Policing in totalitarian countries like Nazi Germany, the Soviet Union, North Korea, Cuba, and others past and present, doesn’t take a lot of imagination. When the “interests of the state” supersede any protections the constitution (if there is one) or laws provide its citizens, then both become meaningless. When people can be rounded up en masse, can be held indefinitely, interrogated by any and all means, and afforded no due process to include a lawyer and impartial judge, it’s a lot easier to get results.
In police states there is no need to build a factual case against someone to develop probable cause for an arrest, search warrant, or to conduct electronic surveillance. If investigators decide to target someone based on a hunch or mere suspicion, there isn’t much, if anything, to stand in their way in the use of investigative techniques to gather evidence---or fabricate evidence.
Our Constitution and laws provide vast protections against illegal searches, seizures, arrests, detentions, and much more that involve the state. No argument from me that the quality of our justice system, which has improved greatly over the past 230 years, has room for improvement in maintaining a balance between the rights of all Americans and the needs of police to solve and ferret out crime.
Electronic searches and seizures governing domestic crimes are governed by Title III of the Omnibus Crime Control and Safe Streets Act of 1968. The Foreign Intelligence Surveillance Act (FISA), passed in 1978, prescribes procedures for electronic surveillance in espionage and terrorism cases where a foreign power is acting against the United States. In both instances, the process for obtaining a court order to conduct surveillance is labyrinthine, and it is a felony to commit intentional violations of either act.
Last week summaries of the report from Department of Justice (DOJ) Inspector General Michael Horowitz were released concerning whether the FBI conducted illegal electronic surveillance against Donald Trump and his presidential campaign in 2016. It also investigated whether the FBI planted undercover agents and/or informants against Trump and/or his top campaign officials. The IG found no evidence of wrongdoing in either circumstance.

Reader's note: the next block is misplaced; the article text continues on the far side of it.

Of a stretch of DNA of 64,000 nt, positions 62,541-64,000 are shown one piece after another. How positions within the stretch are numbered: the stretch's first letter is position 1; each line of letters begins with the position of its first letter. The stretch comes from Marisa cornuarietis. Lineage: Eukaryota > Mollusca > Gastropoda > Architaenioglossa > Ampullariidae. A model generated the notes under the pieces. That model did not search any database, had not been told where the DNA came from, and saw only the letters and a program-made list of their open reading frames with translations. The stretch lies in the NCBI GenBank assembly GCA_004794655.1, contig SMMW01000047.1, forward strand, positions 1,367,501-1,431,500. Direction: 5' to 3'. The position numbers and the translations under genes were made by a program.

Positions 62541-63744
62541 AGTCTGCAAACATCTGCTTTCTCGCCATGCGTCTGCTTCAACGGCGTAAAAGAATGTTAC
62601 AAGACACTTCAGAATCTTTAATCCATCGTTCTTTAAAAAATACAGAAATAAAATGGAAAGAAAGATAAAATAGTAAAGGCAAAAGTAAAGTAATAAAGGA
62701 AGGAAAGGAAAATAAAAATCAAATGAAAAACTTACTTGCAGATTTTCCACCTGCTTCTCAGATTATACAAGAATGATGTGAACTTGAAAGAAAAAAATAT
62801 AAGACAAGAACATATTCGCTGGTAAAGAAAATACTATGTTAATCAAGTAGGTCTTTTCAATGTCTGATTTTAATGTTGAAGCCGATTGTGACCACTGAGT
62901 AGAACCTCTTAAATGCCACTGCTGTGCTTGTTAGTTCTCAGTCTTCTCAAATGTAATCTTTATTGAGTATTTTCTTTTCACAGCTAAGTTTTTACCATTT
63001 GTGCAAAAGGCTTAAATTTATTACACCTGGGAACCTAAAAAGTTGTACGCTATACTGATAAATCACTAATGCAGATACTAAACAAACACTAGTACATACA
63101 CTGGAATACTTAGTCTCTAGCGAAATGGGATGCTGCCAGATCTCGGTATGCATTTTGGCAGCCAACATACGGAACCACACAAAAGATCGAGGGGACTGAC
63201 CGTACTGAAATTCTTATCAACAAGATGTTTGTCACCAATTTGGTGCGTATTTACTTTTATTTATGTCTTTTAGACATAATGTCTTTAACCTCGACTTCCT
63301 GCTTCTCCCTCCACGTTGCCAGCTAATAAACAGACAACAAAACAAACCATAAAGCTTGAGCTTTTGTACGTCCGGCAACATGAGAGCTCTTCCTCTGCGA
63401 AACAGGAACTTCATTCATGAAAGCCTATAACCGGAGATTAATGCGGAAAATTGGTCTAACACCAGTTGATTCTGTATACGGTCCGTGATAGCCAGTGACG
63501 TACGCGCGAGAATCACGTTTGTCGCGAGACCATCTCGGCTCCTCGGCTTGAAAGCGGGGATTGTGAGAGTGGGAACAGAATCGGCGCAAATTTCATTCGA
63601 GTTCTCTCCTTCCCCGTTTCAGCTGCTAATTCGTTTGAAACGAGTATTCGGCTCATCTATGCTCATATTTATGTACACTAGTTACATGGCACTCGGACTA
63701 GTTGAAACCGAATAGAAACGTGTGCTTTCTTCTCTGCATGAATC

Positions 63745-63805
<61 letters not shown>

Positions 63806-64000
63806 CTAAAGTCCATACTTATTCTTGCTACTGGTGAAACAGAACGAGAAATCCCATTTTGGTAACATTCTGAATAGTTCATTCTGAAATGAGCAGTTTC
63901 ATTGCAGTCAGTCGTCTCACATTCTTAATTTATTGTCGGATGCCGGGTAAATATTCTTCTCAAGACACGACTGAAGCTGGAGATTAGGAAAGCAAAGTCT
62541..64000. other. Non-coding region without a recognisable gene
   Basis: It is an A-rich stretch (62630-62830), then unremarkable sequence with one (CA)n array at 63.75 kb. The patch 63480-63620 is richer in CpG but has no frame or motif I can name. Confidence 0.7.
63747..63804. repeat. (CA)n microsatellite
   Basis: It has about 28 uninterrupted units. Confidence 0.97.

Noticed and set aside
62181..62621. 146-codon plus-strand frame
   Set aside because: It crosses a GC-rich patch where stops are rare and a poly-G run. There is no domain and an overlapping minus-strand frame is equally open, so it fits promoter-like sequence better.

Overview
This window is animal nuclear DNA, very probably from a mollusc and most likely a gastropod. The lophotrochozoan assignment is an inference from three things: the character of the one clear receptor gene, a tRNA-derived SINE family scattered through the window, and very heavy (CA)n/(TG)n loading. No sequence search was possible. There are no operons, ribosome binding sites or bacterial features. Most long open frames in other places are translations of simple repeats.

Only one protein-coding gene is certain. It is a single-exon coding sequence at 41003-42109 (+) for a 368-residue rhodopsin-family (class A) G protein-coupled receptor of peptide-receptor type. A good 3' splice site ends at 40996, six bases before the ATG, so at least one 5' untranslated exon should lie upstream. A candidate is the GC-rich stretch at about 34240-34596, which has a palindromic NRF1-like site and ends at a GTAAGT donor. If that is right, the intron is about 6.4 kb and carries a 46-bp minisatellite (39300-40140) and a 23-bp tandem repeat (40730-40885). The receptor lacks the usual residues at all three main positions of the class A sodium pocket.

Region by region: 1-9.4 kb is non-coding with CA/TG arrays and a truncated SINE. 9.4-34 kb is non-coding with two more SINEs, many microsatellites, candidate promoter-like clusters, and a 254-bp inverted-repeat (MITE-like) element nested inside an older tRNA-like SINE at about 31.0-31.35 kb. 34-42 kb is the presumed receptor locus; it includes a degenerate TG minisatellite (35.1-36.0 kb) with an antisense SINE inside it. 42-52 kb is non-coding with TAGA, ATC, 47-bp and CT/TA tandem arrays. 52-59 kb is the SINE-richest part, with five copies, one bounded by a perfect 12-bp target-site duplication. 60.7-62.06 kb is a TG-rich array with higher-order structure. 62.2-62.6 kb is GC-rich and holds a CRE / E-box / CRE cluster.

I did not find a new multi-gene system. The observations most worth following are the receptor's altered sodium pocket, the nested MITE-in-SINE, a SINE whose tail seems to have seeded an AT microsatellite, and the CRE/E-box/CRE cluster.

Horowitz’ full report will be released on December 9th, which will include misconduct by a low level FBI lawyer involved in obtaining the FISA warrant against former Trump campaign official Carter Page. The lawyer in question backdated a document used in the application for the warrant, but the document was not a key part of the facts set forth in the application. In other words, removing the tainted document, there was sufficient probable cause for a FISA judge to issue the warrant. The IG has referred the lawyer’s misconduct to federal prosecutors for potential criminal charges.
The rough draft report also found no evidence of political motivation by the FBI in pursuing the FISA warrant against Page. It is also noted that the warrant was obtained after Page had left the Trump campaign. Allegations by Trump that former president Barack Obama had ordered Trump’s phones to be tapped, were debunked. The odds of any president getting the FBI to conduct an electronic surveillance without a lawfully issued court order is close to zero. Too many people would have to be involved for it to happen, which only conspiracy buffs could believe.
It is important for readers to know that obtaining any kind of warrant for electronic surveillance is very different from getting an ordinary search or arrest warrant. Also, the DOJ has very strict guidelines concerning the FBI opening an investigation of any public official, and the guidelines are very strict the higher up the ladder you go. It is almost impossible for a cabal of FBI agents to decide they are going to conduct a secret investigation of the president or any other government official without being caught. There are too many moving parts for this to happen, and it would take too many people to be part of such criminal act to keep it from being disclosed. I have never met the first FBI agent willing to risk his career and going to prison in an attempt to willfully violate Title III or the FISA.
Attorney General William Barr appointed John Durham, U.S. Attorney for the District of Connecticut, to also investigate the origins of the Russia investigation to determine if there was FBI misconduct. Durham has convened a grand jury, which means subpoena power for witness testimony and documents. Whether his findings will alter those of the IG remains to be seen.
I think it’s fair to say that the IG report will acquit the FBI of any serious wrongdoing. Other findings that are critical of the FBI will hopefully be used to enhance investigative procedures and safeguards in the future. Because we have a Constitution and live in a country that abides by the rule of law, there are at times investigations to determine if our own government officials have engaged in wrongdoing. That separates us from totalitarian countries. We should all be grateful for that and know the difference when making comparisons.